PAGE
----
Forty percent of Antarctica’s ice shelves are shrinking, worrying scientists

The Washington Post

Forty percent of Antarctica’s ice shelves are shrinking, worrying scientists

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GPT Opinions

Scientific Accuracy 1.0

The article accurately reflects the current scientific understanding of climate change and the impact of melting ice shelves on sea level rise.

Aritcle Tone 0.8

The tone of the article is mostly negative, highlighting the significant loss of ice shelves and the potential consequences of climate change.

7 Topics

Antarctica, ice shelves, sea level rise, global temperatures, melting, ocean circulation, climate change.

Article Body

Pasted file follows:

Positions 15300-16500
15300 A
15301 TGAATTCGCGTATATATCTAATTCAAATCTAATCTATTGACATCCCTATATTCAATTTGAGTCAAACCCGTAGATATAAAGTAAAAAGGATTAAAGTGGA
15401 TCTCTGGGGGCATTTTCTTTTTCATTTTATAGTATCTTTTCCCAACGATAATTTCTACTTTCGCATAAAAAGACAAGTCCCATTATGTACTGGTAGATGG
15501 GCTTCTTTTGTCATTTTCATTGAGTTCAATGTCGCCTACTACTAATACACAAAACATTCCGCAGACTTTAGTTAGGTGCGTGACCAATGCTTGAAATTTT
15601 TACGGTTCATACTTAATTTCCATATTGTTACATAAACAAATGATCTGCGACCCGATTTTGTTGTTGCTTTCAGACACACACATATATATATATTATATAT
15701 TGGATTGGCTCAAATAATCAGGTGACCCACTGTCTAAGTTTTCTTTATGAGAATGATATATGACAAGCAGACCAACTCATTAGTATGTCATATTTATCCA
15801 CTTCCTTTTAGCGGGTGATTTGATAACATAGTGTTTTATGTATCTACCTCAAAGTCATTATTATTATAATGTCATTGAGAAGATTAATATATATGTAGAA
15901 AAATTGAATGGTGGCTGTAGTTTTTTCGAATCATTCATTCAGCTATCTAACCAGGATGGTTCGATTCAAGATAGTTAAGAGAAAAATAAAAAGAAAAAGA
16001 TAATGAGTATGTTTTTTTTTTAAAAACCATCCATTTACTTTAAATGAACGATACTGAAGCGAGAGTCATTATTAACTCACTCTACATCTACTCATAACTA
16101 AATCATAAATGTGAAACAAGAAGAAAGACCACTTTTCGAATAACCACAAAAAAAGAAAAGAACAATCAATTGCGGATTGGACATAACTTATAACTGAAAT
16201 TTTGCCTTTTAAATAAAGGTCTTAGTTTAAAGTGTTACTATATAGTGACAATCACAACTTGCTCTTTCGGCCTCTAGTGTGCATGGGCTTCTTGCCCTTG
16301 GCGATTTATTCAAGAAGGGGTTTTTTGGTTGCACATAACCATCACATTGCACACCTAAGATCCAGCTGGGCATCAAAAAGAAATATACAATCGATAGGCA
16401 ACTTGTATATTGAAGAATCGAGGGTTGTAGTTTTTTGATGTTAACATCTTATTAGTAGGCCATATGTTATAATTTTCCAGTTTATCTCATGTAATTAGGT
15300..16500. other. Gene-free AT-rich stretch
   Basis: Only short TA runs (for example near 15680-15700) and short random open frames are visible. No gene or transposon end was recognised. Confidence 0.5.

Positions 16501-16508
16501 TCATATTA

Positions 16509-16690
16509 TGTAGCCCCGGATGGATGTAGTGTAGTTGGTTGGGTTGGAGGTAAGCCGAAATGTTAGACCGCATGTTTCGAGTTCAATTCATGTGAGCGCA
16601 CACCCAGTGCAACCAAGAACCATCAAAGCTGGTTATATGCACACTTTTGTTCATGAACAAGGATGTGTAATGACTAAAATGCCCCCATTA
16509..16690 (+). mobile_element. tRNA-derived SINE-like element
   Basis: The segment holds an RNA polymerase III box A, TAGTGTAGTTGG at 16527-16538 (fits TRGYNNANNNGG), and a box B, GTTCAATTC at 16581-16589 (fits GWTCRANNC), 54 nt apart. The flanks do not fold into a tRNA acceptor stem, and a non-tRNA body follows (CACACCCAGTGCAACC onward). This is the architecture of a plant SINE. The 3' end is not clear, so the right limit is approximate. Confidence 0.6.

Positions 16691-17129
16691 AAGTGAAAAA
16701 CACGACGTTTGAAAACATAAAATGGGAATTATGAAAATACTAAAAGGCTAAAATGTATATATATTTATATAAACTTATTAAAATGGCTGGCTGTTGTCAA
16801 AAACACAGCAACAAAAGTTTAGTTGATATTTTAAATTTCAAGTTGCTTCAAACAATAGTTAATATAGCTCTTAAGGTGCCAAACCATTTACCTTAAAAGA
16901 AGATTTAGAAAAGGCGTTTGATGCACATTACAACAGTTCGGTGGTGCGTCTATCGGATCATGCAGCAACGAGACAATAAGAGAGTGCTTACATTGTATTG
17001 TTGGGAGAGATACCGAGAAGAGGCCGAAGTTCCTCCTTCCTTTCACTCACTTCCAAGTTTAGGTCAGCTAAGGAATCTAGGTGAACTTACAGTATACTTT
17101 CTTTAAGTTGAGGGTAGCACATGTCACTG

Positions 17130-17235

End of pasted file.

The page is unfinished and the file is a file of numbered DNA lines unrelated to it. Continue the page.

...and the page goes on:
More than 40 percent of Antarcticas ice shelves have dwindled in the past 25 years, potentially accelerating sea level rise by allowing more land ice to flow into the ocean, according to new research released Thursday . The extent of ice shelves thinning is more widespread than previously thought, the results show, providing increasing evidence that the continent is feeling the effects of higher global temperatures. The surprising result to me was just how many ice shelves are deteriorating that substantially and continuously, said Benjamin Davison, lead author of the study. Lots of ice shelves, not just the big ones, are steadily losing mass over time with no sign of recovery. Ice shelves are massive floating sections of ice extending from glaciers on land. They play a critical role in slowing the flow of ice on land into the ocean by essentially acting as a wall and surround nearly the entire coastline of Antarctica. When ice shelves thin or retreat, ice on the land can flow into the ocean more quickly and accelerate sea level rise. The Antarctic and Greenland ice sheets are responsible for more than one-third of total sea level rise in recent decades . Analyzing more than 100,000 satellite images from 1997 to 2021, Davison and his colleagues found that 71 of the 162 ice shelves surrounding Antarctica reduced in volume. Almost 50 lost more than 30 percent of their initial mass during those years. The team also found 29 shelves gained mass during the study period and an additional 62 did not change mass significantly. Healthy ice shelves naturally retreat and grow over time, said Davison, a researcher at the University of Leeds. An ice shelf is continuously flowing and advancing but will also lose mass through melting or calving, which is when its front breaks off into the ocean. Then it can gain ice from the land and grow again. But the large portion of steadily shrinking ice shelves shows this natural cycle is off, Davison said. Were just seeing them get smaller and smaller and smaller for 25 years ... often with no sign of any advance or growth in that time, Davison said. Thats not consistent with what we expect from the natural cycle of an ice shelf. The largest portion of shrinking ice shelves was found on the western side of Antarctica, where warmer water can erode the shelves from underneath. Nearly all the ice shelves on the western side experienced ice loss. In West Antarctica, the Getz Ice Shelf experienced some of the biggest ice losses, shedding 1.9 trillion tons of ice over the study period almost exclusively because of melting at the shelfs base. The Pine Island Ice Shelf lost 1.3 trillion tons of ice, with a third due to calving. Most ice shelves in East Antarctica, however, increased in volume or stayed the same. The east, Davison said, is not as exposed to the warm water like the other side of the continent. The region is protected by a band of cold water at the coast, which helps keep nearby warm water at bay. Even so, the study still showed pockets of shrinking ice shelves, and researchers are still investigating the reasons. One theory, Davison said, is that the warmer water on the western side could be slowly intruding on the region. One of the most recent ice shelf collapses occurred in East Antarctica in March 2022. The Conger Ice Shelf about the size of New York City completely collapsed in the span of a few weeks, probably triggered by a record heat wave in Antarctica that proved to be the most intense ever in the world . The thinning of the ice shelves has shown up in the surrounding environment, too. Over the 25-year study period, the team estimated, 66.9 trillion tons of fresh water from the ice shelves entered the ocean. The fresh water can dilute the saltier ocean water and make it lighter, weakening ocean circulation a change that researchers have already observed around Antarctica. Ice scientist Alex Gardner, who was not involved in the research, said the studys results confirm previous work looking at ice shelf changes, including his own. His previous work found calving has increased and caused ice shelves to lose more mass into oceans. The new study also complemented another study that showed how widespread ice shelf thinning was across the continent. We now have multiple groups coming to the same conclusion that when you zoom out and look at the Antarctic ice shelves in their entirety you see a clear signals of retreat and thinning, signals [that] are expected in a warming world, Gardner said. Davison said the current ice shelf data set is not long enough for researchers to definitively make a climate change connection yet, but he said it would be a remarkable coincidence if the natural variability in ice shelves were just that much larger. Additionally, climate models predict ice shelves will steadily shrink in a warming world as observed, eventually hitting a tipping point that could lead to a millennial period of ice sheet disintegration. But, Davison said, we dont need to hit that tipping point before seeing an effect on the planet. The changes are big and substantial, even if [you] could imagine an even worse scenario, Davison said. You dont need every ice shelf to be basically gone or disappearing for it to matter.